In a previous blog, we talked about how a self-driving car in Autopilot mode failed to recognize a semi-truck that had pulled out in front of it, causing a fatal accident. However, it seems another autonomous vehicle made headlines for an entirely different reason. A self-driving car in the Washington, D.C. area automatically braked and saved a life in a separate incident last month.
According to the driver, the self-driving car was on New York Avenue at night facing the glare of headlights from cars in the opposite direction when sirens began to blare. While looking for the direction the sirens were coming from, a pedestrian wearing dark clothes walked in front of the Model S and the driver failed to notice. Fortunately, the car’s sensors did. The car’s Automatic Emergency Braking (AEB) kicked in, and the car stopped just inches away from the pedestrian.
Just several months before this close call, a video went viral showing a Tesla self-driving car in Autopilot mode swerve on a highway to prevent a collision with a truck (the truck driver was not paying attention).
Is Tesla’s Autopilot System Safe?
Tesla markets its self-driving cars as economically more efficient, better for the environment and safer. According to Tesla’s CEO, “the probability of having an accident is 50 percent lower if you have Autopilot on.” And while we have our doubts, we can’t deny the car’s Autopilot has the advantage over our human senses while driving. The car is equipped with advanced software, cameras, ultrasonic sensors, radar and automatic parking.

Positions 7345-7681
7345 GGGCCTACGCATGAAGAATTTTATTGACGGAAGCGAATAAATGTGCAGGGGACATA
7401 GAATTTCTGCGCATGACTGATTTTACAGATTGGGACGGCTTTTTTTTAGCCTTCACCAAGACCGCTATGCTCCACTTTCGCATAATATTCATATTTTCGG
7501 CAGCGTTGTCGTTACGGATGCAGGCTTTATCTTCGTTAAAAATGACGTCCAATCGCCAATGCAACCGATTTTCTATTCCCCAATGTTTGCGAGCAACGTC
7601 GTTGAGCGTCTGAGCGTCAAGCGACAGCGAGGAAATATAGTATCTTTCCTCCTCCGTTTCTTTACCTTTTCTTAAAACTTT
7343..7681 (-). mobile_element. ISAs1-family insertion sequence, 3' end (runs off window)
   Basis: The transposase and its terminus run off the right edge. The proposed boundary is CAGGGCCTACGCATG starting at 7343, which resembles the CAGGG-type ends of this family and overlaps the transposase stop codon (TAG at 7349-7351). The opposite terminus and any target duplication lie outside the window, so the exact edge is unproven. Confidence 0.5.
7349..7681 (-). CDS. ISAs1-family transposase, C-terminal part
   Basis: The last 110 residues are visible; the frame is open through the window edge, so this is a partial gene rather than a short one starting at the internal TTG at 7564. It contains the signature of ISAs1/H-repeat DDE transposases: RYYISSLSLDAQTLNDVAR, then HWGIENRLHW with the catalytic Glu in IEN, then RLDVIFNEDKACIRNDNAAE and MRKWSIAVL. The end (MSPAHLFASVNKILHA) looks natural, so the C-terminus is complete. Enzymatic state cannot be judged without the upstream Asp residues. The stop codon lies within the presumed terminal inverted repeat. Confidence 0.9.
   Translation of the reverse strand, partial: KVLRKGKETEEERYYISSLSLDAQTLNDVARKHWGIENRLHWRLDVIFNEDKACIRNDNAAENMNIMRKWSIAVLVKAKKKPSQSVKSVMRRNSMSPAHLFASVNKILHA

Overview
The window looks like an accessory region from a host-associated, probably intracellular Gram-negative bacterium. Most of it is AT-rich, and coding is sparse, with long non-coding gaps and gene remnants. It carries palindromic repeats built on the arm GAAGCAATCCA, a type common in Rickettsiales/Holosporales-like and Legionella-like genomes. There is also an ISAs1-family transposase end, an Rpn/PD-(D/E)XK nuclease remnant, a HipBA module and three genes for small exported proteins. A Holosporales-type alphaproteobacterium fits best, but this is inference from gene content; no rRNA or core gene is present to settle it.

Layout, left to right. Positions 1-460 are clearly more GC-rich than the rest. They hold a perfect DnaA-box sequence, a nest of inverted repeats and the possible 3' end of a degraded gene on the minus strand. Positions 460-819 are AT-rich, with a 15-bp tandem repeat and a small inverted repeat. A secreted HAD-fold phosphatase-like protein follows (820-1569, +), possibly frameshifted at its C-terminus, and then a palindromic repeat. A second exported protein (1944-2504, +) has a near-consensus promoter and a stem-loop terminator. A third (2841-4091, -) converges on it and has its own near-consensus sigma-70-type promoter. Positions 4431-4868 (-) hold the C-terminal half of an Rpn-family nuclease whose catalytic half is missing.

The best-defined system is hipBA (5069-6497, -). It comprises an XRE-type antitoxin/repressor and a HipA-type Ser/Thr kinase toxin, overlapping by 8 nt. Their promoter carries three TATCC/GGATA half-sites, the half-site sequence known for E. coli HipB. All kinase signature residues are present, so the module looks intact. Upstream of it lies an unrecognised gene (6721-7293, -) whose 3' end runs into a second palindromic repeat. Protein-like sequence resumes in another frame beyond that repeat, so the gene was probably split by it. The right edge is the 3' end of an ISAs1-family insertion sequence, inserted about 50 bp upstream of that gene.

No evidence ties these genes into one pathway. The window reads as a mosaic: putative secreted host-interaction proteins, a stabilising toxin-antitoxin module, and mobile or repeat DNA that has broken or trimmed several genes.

However, the software company that programs the autonomous cars for Tesla is moving away from the company. According to Fortune, the statement released implies the software company is concerned about the fatal accident and weary about the likelihood of future incidents. Yet, Tesla has announced it will not disable the Autopilot system. Rather, it will focus on educating drivers how to properly use this system.
A Self-Driving Car May Need More Regulation
According to Tesla, the Autopilot mode is a “public beta,” which means it’s not completely finished in development, but it is deemed safe enough for users to experiment with. However, last month’s fatal crash cannot be ignored and is proof the technology is still flawed. It seems the cars offer too much autonomy too soon. While the self-driving cars are impressive and have helped drivers avoid more collisions than cause them, we hope they become more carefully regulated.
Contact our D.C. Personal Injury Attorneys
The Washington, D.C. personal injury attorneys at Koonz McKenney Johnson & DePaolis LLP help victims who have sustained injuries or lost loved ones in car accidents. Contact us today to speak to one of our attorneys.